The opportunity I have had in the Portraits of Oregon: Youth Exploring Culture and Community project has made me more aware of the importance of remembering and learning about our forefathers. Too often people don’t know what life was like for their great-great-great grandparents and they don’t understand how complex their family’s life really was. I have learned that people often take our modern technology for granted and forget that about four generations ago life was much different and a whole lot better.
From an interview with Darrel Bell by Lee Anne McCormack
Sunny Valley, Josephine County, Oregon, 2003
Memory of Life on the Farm: A Christmas Story
My dad had this team of mules and that’s what he farmed with and he farmed with them from 1943 until 1948, for five years and then he bought the tractor and sold the mules. But anyway, some of our family lived over in the Medford area and every year at Christmas time we would cut Christmas trees to take over to them cause we had some timber land on our farm on a ‘crick’ up here... At our house up there, there was a long, long lane that ran from the house down to the barn, probably, oh maybe a 100 yards long, and lots of times he’d leave the mules in this lane. Well, he cut these Christmas trees and brought them home on a Friday... Back in those days farm families usually went to town on Saturday once a week was all, maybe twice a month is all, you know, not real often, not like today. Anyway, he cut these Christmas trees and brought them down at the house and we were gonna take them in to the relatives in Medford on Saturday, well he leaned them up against the gate there at the end of the lane. Saturday morning when we went out there, the mules had eaten the tops out of every Christmas tree. So you know, they got their little funny things that they do.
April 30, 2003
As told to Courtney Toch
Grants Pass, Josephine County, Oregon
Bob Isham: Goldminer
A tradition that has been passed down on my mom’s side of the family and also in many other families is gold mining. I am very fortunate to be the 5th generation in the Isham family to be born right here in Grants Pass. Being a native Oregonian, I’ve been able to learn many interesting facts about Oregon’s history and also get to tell people about them.
The gentleman that I interviewed was Harvey Isham or just ‘Bob’. His great-great grandfather was one of the first settlers in Grants Pass and his sons were on the charter to name Grants Pass. As a matter of fact, Bob, told me that his grandfather had a moving and storage business on downtown “G” street right across from another man with the last name of Isham, but there was no relation.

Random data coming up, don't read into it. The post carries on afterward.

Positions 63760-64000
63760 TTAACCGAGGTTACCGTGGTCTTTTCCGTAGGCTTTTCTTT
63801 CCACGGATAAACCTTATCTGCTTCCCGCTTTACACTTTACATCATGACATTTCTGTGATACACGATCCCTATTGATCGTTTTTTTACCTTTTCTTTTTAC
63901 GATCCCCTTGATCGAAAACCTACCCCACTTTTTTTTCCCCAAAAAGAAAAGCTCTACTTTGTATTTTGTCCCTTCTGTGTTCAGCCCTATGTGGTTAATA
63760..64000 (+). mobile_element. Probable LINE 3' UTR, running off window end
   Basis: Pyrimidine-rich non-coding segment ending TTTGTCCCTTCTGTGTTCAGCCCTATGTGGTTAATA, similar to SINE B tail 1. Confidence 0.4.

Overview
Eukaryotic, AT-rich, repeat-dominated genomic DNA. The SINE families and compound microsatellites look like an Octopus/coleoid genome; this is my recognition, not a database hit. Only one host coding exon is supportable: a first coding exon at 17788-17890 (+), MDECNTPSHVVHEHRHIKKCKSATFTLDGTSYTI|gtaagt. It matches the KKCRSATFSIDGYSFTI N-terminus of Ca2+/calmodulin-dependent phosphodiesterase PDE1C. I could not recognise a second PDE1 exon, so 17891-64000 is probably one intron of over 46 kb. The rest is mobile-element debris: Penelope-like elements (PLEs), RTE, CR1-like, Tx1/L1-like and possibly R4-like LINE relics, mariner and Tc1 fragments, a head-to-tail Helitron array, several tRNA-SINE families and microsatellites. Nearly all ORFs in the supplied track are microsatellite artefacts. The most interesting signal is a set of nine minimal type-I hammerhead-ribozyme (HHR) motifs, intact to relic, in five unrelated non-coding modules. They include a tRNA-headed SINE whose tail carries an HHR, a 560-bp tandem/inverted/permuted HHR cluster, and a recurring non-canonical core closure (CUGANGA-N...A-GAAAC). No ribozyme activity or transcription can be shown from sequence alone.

Bob told me that he started gold mining on Park Street in 1958. He started on Park Street because there was a gravel plan where they extracted the sand and ran it into a jig to get the tiny gold pieces out so that they could melt them down. He was twenty-eight when he started and learned from his wife’s stepfather and the rest he taught himself.
His father was not much of a miner, nor was his grandfather, but Bob’s great-grandfather was really into it and actually had a claim on Brimstone Gulch in Leland. His great-grandfather also operated the “Dry Diggins” east of Grants Pass, which later ended up as the city dump on the hill where Triangle Tractor is now, Bob told me.
Bob also told me that even though he has done some panning he has mainly mined by a mechanical process with a hydraulic jig. This method of mining uses some panning motions to separate the gold from the sand.
In conclusion, in talking with my grandfather, I have learned many interesting facts about gold mining and about my family’s history. I have a lot more information that my grandfather talked about in my interview.
The Portraits of Oregon project gave me a chance to find out more about mining as I come from 5 generations of miners. My next stop is Greenback just out of Merlin and is an old hydraulic wash site.
From an interview with Harvey ‘Bob’ Isham,
by Kaillie Woolsey, Grants Pass, Josephine County 2003
Richard Stricklan and Buford W. Bottoms
Richard Stricklan & Buford W. Bottoms: Wagon Restorers
“I wasn’t quite sure what to expect when I went to interview Mr. Stricklan and Mr. Bottoms. Armed with my video camera, tape recorder, notebook and my lucky mom I entered the barn of Mr. Stricklan. Exuberantly, he jumped right in sharing his knowledge about making wagons. I motioned to my mom to turn on the video camera. I didn’t want to miss anything he said. Thus began my adventure into the world of Stricklan and Bottoms, two men that hold a piece of our heritage. This documentation tells their story.” - Courtney Toch